Power and temporal commitment preference: An investigation in Portugal, Turkey, and the United States
The current research explores the impact of power on temporal commitment preference (an individual?s preference for shorter or longer time durations for agreements in decision making situations) across three countries: Portugal, Turkey, and the United States. A pilot study (N = 356) established cultural differences in uncertainty avoidance, which was expected to impact choices and behaviors involving power and temporality. The main study (N = 433) investigated the relationship between power and temporal commitment preference. Across all countries, high power individuals preferred shorter temporal commitments than low power individuals. In addition, the U.S. participants preferred longer temporal commitments than either the Portuguese or Turkish participants. We argue that differences in uncertainty avoidance help explain some of the differences in individuals? temporal commitment preferences across diverse cultural settings. Implications for practice and future directions are also discussed.
References listed on IDEAS
Please report citation or reference errors to , or , if you are the registered author of the cited work, log in to your RePEc Author Service profile, click on "citations" and make appropriate adjustments.:
- Okhuysen, Gerardo A. & Galinsky, Adam D. & Uptigrove, Tamara A., 2003. "Saving the worst for last: The effect of time horizon on the efficiency of negotiating benefits and burdens," Organizational Behavior and Human Decision Processes, Elsevier, vol. 91(2), pages 269-279, July.
- Drazen Prelec & George Loewenstein, 1991. "Decision Making Over Time and Under Uncertainty: A Common Approach," Management Science, INFORMS, vol. 37(7), pages 770-786, July.
- Jesuino, Jorge Correia, 2002. "Latin europe cluster: from South to North," Journal of World Business, Elsevier, vol. 37(1), pages 81-89, April.
- Keren, Gideon & Roelofsma, Peter, 1995. "Immediacy and Certainty in Intertemporal Choice," Organizational Behavior and Human Decision Processes, Elsevier, vol. 63(3), pages 287-297, September.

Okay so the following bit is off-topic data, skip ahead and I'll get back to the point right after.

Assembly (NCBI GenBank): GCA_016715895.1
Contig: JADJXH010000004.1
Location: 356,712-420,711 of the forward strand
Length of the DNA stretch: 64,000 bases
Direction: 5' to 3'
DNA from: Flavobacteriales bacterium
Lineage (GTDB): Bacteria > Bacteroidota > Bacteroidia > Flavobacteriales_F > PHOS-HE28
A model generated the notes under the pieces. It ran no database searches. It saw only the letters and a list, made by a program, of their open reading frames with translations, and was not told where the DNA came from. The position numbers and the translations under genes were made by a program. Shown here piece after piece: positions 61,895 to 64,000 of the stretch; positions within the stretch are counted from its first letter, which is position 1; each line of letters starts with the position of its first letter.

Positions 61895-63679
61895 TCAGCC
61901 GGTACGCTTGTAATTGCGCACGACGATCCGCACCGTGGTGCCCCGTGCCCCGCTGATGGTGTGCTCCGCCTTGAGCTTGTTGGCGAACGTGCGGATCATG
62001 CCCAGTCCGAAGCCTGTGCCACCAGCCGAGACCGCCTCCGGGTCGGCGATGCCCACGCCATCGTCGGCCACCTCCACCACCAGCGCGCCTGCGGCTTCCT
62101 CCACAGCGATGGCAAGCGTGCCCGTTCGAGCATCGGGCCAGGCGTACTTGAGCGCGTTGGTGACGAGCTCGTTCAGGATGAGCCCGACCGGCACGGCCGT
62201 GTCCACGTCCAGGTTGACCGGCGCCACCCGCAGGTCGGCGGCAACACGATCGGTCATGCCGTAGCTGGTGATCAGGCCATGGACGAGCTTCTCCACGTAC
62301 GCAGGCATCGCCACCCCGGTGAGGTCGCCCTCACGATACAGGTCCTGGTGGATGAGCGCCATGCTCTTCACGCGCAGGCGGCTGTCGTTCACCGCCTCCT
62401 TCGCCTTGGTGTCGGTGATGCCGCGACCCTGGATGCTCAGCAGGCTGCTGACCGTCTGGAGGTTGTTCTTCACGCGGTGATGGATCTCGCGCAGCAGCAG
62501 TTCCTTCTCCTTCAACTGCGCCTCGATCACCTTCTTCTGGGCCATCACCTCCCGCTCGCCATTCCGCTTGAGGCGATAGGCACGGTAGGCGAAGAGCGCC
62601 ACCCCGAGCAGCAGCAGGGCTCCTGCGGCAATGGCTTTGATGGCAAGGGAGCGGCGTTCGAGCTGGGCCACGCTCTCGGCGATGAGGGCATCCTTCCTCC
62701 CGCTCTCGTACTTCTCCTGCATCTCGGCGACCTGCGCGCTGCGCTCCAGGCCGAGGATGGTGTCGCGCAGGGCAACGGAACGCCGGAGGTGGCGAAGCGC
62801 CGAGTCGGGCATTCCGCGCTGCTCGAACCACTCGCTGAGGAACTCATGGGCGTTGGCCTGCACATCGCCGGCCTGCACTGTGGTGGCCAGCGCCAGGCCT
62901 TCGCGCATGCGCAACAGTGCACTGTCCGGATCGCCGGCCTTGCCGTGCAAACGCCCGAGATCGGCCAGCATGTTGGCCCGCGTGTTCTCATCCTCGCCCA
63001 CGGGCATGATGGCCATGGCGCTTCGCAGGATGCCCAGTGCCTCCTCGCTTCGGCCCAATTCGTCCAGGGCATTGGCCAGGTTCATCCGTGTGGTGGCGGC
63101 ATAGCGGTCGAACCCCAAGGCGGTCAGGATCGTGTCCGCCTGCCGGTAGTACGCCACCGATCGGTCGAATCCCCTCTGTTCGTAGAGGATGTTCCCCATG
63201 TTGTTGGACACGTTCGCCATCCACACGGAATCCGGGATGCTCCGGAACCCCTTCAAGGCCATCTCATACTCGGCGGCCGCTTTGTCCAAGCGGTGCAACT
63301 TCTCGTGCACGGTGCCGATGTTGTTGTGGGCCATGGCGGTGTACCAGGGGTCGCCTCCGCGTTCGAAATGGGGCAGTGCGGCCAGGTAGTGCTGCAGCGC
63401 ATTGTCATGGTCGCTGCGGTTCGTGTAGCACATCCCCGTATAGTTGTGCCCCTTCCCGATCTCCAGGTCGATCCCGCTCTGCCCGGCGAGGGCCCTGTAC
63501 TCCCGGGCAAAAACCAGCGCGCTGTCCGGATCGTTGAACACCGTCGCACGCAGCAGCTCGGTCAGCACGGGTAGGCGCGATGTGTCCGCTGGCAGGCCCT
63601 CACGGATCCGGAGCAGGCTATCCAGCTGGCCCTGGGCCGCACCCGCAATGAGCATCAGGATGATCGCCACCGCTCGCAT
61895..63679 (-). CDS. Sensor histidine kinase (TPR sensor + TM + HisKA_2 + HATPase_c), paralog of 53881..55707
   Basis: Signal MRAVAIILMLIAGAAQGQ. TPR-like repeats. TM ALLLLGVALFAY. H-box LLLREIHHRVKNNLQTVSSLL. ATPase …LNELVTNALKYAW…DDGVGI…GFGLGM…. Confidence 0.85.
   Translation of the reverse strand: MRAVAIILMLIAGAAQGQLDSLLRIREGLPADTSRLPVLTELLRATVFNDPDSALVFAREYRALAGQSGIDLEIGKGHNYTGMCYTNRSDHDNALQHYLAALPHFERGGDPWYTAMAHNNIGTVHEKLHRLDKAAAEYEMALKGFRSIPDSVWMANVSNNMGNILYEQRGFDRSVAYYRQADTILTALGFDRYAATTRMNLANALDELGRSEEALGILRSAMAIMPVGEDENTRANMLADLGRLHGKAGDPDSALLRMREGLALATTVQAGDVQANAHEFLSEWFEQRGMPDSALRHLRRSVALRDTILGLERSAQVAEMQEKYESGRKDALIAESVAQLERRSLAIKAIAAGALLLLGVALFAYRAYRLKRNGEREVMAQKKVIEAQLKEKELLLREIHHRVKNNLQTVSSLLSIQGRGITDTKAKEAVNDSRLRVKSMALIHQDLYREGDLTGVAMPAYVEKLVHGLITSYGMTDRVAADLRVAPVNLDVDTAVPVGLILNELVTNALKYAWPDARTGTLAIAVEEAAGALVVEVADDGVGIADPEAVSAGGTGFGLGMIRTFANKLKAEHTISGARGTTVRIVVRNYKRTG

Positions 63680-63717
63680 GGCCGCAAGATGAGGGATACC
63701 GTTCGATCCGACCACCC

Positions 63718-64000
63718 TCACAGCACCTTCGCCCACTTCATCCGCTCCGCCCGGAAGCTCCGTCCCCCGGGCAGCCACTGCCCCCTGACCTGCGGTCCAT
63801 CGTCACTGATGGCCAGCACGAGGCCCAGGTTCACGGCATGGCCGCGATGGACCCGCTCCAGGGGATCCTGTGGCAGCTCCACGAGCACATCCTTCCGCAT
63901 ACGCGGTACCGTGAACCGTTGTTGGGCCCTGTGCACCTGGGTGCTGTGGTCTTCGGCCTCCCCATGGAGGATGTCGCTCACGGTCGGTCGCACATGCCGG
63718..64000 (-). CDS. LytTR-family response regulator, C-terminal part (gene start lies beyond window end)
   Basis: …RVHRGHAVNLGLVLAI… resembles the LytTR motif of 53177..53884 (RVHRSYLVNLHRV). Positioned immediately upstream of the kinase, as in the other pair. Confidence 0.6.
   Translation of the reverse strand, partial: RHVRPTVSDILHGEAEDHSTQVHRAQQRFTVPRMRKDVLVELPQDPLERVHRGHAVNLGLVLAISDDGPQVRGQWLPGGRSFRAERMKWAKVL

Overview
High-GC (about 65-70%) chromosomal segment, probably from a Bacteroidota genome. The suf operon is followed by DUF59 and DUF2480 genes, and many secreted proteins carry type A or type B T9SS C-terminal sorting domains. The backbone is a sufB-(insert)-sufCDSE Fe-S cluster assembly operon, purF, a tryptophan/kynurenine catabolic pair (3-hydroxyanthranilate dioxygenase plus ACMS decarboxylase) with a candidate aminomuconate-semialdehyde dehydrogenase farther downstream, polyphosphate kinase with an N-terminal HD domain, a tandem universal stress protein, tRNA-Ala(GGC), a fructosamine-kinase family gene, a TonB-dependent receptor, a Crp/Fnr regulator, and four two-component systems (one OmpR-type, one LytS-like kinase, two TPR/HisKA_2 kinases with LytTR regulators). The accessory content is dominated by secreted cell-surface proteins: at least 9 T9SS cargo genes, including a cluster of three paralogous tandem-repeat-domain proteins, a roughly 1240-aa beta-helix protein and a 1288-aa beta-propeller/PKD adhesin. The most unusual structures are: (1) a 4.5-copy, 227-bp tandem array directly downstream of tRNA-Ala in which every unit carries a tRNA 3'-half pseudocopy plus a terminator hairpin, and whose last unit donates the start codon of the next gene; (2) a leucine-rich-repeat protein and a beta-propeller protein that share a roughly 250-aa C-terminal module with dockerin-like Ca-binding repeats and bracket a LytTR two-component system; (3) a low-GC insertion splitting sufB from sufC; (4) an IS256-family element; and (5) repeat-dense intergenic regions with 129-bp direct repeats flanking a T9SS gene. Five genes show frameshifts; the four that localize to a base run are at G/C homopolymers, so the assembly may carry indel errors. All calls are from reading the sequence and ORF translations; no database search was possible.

- Kahneman, Daniel & Tversky, Amos, 1979.
"Prospect Theory: An Analysis of Decision under Risk,"
Econometric Society, vol. 47(2), pages 263-291, March.
- Amos Tversky & Daniel Kahneman, 1979. "Prospect Theory: An Analysis of Decision under Risk," Levine's Working Paper Archive 7656, David K. Levine.
- Shelley, Marjorie K., 1994. "Gain/Loss Asymmetry in Risky Intertemporal Choice," Organizational Behavior and Human Decision Processes, Elsevier, vol. 59(1), pages 124-159, July.
- Pinkley, Robin L. & Neale, Margaret A. & Bennett, Rebecca J., 1994. "The Impact of Alternatives to Settlement in Dyadic Negotiation," Organizational Behavior and Human Decision Processes, Elsevier, vol. 57(1), pages 97-116, January.
- Ashkanasy, Neal M. & Trevor-Roberts, Edwin & Earnshaw, Louise, 2002. "The Anglo Cluster: legacy of the British empire," Journal of World Business, Elsevier, vol. 37(1), pages 28-39, April.
- Brock, David M. & Barry, David & Thomas, David C., 2000. ""Your forward is our reverse, your right, our wrong": rethinking multinational planning processes in light of national culture," International Business Review, Elsevier, vol. 9(6), pages 687-701, December.
- Benson III, Lehman & Beach, Lee Roy, 1996. "The Effects of Time Constraints on the Prechoice Screening of Decision Options," Organizational Behavior and Human Decision Processes, Elsevier, vol. 67(2), pages 222-228, August.
- Kabasakal, Hayat & Bodur, Muzaffer, 2002. "Arabic cluster: a bridge between East and West," Journal of World Business, Elsevier, vol. 37(1), pages 40-54, April. Full references (including those not matched with items on IDEAS)
When requesting a correction, please mention this item's handle: RePEc:pil:wpaper:42. See general information about how to correct material in RePEc.
For technical questions regarding this item, or to correct its authors, title, abstract, bibliographic or download information, contact: (Nuno Reis)
If you have authored this item and are not yet registered with RePEc, we encourage you to do it here. This allows to link your profile to this item. It also allows you to accept potential citations to this item that we are uncertain about.
If references are entirely missing, you can add them using this form.
If the full references list an item that is present in RePEc, but the system did not link to it, you can help with this form.
If you know of missing items citing this one, you can help us creating those links by adding the relevant references in the same way as above, for each refering item. If you are a registered author of this item, you may also want to check the "citations" tab in your profile, as there may be some citations waiting for confirmation.
Please note that corrections may take a couple of weeks to filter through the various RePEc services.